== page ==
Finding work is hard to do

I’ve recently moved back to the US after living in Aotearoa New Zealand. While there, I tried hard to put down roots, and establish some sort of career stability. That was not to be, however, as it became clear that I would be able to help family better being back in Portland.

Returning to Portland has not been easy, from a career standpoint. And it has had me thinking about the nature of careers in academia and tech industries.

I’ve always been a learner. I’m good at grasping concepts and ideas, and figuring out different ways of applying them. But I’ve also always been curious about too many things. So I’ve ended up with a very broad understanding of a bunch of things, but haven’t had the opportunity to really dig deep into anything – except teaching.

I’m a good teacher. Because I’ve always been a learner. Understanding where your students are coming from is critical in getting them to learn. Because ultimately, there is no teaching, only learning. There’s nothing I can do to get someone to learn something, who isn’t interested in that learning.1 Also, generally I love the stuff I’m teaching, and that shows.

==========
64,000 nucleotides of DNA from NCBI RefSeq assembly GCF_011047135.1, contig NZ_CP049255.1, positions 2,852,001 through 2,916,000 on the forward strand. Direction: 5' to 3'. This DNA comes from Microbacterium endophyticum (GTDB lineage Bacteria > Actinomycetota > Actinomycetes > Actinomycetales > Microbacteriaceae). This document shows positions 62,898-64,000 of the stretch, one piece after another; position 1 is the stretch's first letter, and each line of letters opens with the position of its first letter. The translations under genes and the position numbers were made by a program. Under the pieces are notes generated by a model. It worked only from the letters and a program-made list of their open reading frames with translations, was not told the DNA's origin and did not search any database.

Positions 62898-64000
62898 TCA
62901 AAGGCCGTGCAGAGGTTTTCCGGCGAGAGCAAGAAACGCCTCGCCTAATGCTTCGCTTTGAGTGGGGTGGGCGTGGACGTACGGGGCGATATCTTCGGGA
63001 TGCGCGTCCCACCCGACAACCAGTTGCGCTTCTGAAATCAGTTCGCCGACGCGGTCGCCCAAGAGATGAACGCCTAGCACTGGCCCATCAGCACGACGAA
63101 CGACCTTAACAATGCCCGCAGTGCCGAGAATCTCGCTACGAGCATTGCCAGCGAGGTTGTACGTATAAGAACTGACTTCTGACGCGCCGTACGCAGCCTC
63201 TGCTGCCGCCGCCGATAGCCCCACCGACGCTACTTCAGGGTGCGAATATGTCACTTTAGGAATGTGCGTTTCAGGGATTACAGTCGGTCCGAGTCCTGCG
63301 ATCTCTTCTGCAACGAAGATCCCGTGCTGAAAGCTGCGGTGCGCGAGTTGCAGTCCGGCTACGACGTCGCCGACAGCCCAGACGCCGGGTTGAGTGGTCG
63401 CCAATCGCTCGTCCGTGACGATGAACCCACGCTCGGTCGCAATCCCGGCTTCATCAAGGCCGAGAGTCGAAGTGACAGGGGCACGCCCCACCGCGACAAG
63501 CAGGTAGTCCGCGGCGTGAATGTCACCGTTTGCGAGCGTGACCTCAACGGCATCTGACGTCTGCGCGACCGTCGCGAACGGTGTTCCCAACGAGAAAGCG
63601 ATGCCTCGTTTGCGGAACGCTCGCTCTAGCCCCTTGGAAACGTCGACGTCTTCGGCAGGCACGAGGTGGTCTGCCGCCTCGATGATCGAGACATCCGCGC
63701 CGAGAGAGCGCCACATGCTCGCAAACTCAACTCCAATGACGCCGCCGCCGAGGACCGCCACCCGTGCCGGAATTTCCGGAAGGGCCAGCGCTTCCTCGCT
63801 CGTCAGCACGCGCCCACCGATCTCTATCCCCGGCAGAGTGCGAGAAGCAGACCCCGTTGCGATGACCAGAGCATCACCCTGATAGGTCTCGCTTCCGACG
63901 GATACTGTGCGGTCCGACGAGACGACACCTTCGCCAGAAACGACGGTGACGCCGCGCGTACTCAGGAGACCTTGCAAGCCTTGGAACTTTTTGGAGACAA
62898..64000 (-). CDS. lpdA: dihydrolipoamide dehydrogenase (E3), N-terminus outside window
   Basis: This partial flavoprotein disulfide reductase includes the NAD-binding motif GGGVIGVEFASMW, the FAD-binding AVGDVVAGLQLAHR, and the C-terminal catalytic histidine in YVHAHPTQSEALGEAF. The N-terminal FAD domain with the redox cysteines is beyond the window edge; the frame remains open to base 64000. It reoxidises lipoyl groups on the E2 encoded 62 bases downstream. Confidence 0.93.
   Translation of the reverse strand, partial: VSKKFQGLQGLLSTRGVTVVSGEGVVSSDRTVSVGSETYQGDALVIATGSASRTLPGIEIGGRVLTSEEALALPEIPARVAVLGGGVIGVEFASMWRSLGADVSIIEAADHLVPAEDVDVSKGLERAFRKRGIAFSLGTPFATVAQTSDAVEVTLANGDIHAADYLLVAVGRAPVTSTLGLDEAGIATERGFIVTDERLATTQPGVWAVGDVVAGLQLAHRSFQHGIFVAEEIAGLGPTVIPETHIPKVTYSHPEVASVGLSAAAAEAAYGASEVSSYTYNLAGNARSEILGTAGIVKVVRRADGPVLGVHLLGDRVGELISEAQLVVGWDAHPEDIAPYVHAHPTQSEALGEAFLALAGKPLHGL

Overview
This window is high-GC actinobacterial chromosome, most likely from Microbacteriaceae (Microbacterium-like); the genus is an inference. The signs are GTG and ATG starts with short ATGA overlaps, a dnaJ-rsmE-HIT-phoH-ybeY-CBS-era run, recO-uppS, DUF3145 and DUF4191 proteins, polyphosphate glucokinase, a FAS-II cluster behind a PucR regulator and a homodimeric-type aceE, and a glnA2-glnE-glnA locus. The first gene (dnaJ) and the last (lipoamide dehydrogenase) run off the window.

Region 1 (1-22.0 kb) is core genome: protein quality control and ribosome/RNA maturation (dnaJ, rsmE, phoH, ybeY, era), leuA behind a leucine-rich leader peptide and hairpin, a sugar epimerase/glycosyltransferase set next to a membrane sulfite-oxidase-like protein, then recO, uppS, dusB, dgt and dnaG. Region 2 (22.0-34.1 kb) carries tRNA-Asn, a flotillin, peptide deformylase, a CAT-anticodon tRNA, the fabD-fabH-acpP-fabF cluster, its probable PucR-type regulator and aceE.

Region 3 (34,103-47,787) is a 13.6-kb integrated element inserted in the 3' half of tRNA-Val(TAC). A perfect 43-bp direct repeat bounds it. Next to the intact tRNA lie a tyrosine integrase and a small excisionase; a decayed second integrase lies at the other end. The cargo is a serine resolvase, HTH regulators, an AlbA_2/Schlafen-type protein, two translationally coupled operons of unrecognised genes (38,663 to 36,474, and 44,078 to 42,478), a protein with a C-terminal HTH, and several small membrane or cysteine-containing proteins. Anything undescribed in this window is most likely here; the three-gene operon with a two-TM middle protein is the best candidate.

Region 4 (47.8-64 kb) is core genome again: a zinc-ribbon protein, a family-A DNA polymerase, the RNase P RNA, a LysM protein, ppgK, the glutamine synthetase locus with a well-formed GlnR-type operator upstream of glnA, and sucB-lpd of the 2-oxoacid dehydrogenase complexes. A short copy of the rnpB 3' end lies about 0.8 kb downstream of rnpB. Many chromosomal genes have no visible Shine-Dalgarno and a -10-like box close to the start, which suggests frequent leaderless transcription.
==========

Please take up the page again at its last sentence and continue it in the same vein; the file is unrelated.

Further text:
But the problem with teaching is that that career toolset doesn’t carry outside of the discipline. Of course, it should, but in reality it doesn’t provide you with the portfolio to step away from teaching. Yes, I can absolutely do the job, but can I show that I can? I can show that I’ve taught other people how to do it, but that doesn’t wash. And I understand that. I also understand that there are probably 100 other people applying, who have prior credits, who have portfolios. Bless them.

So I’m in a bit of an emotional gully these days. I’d like to take the time to build a portfolio of work that I can be proud to show, but there are bills to pay.

  1. And vice versa – there’s nothing I can do to stop someone learning something, who has the gumption to learn it.